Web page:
Know Medium and other social media platforms won’t help us: Over the years I’ve reported lots of bad accounts here and sometimes as fast as I block and report them they are right back until I get around catching them again. I report harassment on Twitter and 99% of the time they tell me they saw nothing wrong with the posts I flagged. There is no such thing as help for Black women. If we can’t address racism in our communities, we can’t fix it online. Racism is a personal flaw. Everywhere racists go and everything they touch, the flaws manifest themselves. We’re supposed to save White America, but White America never has time to save us. We’re on our own, so get used to it. Sisters, don't hesitate to open up about racism the racism you’re experiencing.
Trust your gut: If you’re engaging with someone and something just doesn’t feel right about it, it’s probably not right. Disengage, regroup, investigate, and cut off all ties if you learn there are harmful racist motives behind social media engagement. Racists don’t care how they gas us up, as long as they can disturb our peace, they’re good. When it feels off, it’s likely bait. Psychopaths and narcissists gonna be psychopaths and narcissists. Don’t become their next victim.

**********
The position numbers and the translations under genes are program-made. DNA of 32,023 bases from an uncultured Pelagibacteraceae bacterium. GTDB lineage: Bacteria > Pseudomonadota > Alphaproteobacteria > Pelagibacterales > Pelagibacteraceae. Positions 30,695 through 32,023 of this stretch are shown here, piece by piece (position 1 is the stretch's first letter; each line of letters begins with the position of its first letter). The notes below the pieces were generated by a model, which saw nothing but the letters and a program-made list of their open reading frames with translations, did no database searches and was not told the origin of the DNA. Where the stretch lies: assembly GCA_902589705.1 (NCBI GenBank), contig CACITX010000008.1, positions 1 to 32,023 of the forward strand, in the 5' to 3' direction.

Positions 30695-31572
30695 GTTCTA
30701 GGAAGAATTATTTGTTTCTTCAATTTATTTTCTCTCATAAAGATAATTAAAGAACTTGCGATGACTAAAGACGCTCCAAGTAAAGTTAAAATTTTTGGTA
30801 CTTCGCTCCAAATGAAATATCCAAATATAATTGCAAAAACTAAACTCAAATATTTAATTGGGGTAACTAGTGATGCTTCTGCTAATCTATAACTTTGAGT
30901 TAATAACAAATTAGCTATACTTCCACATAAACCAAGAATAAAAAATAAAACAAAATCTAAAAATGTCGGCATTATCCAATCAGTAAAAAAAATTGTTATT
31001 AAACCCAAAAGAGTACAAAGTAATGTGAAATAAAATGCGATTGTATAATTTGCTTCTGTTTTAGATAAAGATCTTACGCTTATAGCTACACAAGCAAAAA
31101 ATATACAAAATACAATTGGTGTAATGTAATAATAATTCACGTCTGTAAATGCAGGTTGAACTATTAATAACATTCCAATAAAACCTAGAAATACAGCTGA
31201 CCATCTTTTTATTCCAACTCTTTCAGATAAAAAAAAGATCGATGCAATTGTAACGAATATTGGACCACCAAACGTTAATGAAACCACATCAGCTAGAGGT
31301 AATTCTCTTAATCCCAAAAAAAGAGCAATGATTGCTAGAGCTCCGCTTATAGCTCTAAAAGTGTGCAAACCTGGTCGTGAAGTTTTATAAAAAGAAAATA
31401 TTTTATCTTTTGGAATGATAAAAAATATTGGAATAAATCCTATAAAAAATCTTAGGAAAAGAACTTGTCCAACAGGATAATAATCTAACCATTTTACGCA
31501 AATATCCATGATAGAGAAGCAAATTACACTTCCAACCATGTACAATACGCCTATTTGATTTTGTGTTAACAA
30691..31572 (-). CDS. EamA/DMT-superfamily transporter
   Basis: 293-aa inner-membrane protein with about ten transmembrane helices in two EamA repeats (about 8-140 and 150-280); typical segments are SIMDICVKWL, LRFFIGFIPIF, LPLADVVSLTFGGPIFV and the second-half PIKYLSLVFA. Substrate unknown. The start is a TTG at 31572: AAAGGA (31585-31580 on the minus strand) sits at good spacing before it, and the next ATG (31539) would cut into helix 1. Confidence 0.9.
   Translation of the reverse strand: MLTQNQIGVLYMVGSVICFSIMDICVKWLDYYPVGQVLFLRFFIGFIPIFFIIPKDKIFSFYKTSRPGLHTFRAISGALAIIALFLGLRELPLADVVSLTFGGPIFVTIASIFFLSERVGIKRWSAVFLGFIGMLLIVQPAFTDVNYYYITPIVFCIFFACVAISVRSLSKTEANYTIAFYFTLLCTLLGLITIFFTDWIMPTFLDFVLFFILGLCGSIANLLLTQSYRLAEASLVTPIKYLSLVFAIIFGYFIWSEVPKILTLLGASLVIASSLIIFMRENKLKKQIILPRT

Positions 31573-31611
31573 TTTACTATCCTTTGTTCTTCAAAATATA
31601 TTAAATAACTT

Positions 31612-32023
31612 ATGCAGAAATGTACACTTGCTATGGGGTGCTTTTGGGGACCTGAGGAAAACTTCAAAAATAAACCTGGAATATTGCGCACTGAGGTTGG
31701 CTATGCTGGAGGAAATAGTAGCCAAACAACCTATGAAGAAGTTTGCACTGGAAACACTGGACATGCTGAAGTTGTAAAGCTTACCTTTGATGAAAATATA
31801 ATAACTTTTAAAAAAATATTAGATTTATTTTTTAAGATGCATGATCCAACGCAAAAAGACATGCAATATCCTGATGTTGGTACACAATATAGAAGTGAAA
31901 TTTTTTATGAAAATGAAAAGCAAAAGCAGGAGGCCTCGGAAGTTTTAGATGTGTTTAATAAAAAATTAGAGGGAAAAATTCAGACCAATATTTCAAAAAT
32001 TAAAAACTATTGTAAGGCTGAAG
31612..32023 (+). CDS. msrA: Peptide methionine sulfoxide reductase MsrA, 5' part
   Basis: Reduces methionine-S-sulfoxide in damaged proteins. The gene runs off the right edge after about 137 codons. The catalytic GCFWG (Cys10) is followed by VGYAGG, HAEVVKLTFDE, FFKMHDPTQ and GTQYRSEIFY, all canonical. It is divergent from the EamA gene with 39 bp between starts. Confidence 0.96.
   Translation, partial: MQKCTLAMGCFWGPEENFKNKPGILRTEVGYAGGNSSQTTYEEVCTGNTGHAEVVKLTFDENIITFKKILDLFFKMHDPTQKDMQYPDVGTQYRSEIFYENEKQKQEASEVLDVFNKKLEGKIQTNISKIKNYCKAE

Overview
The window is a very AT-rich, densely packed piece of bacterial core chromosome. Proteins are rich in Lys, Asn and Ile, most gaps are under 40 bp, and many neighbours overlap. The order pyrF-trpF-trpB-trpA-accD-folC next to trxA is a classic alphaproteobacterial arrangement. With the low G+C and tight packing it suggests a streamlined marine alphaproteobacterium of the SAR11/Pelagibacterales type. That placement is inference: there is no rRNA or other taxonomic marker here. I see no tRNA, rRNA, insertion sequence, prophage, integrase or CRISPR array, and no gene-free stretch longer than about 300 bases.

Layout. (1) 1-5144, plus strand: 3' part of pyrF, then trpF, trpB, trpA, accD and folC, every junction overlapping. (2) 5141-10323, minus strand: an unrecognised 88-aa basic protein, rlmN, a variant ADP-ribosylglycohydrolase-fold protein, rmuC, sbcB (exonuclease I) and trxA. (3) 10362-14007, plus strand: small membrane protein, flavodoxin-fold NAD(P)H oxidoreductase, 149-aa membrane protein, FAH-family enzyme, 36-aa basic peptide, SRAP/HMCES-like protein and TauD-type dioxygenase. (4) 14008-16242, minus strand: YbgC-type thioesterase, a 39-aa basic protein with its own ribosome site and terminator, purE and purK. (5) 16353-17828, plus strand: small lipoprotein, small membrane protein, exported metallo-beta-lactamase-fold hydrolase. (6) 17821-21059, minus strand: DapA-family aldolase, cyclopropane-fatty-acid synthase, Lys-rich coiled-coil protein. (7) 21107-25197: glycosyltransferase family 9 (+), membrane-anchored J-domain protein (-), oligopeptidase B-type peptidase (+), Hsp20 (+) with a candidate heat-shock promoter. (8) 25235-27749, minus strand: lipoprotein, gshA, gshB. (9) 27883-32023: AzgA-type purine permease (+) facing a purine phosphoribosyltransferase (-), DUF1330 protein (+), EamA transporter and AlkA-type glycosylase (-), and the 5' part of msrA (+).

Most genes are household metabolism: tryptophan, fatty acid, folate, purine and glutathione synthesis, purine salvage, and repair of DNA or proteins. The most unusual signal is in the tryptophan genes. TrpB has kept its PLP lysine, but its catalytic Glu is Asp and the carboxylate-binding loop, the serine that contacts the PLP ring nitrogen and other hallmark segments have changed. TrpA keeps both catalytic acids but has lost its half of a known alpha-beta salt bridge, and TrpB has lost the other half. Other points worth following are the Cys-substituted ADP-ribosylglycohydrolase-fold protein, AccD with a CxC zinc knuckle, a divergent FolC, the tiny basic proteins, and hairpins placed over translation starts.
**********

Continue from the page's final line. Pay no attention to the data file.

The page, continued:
Being safe at home is impossible when racist trolls are attacking us online. We must find ways to combat racism as much as we can. As we navigate these new landscapes, we’ll continue to run into issues, especially issues where race is a topic.
Be safe, be vigilant, and smart about the people and profiles you give your time to. After years of being on Medium, I know who my day ones are. I know my loyal followers, and I know my newbies. I appreciate them all.
We can only expect AI and tech companies to do so much. It’s up to us to not only protect our loyal followers in our comment sections, but it’s also up to us too. If you receive physical threats of harm, you need to report it to your local police and the FBI. That shit is illegal. Not that they are any better about prosecuting or doing anything to White terrorists, but at least when the story is told should something happen to you, they know you tried to protect yourselves. All we can do is try.
Protect your mind, body, and soul from online trolls, bots, and racist assholes ladies. When you feel overwhelmed, take breaks. Start a private chat. Tag us on social media to let us know you’re having problems with trolls. Maybe there is something going on you’re unaware of.
Black female antiracism writers must do what they can to look out for one another on social media. Hopefully, these tips will help us navigate social media platforms.
Be safe Sisters. Love ya!
Marley K. 2021
Originally published on Medium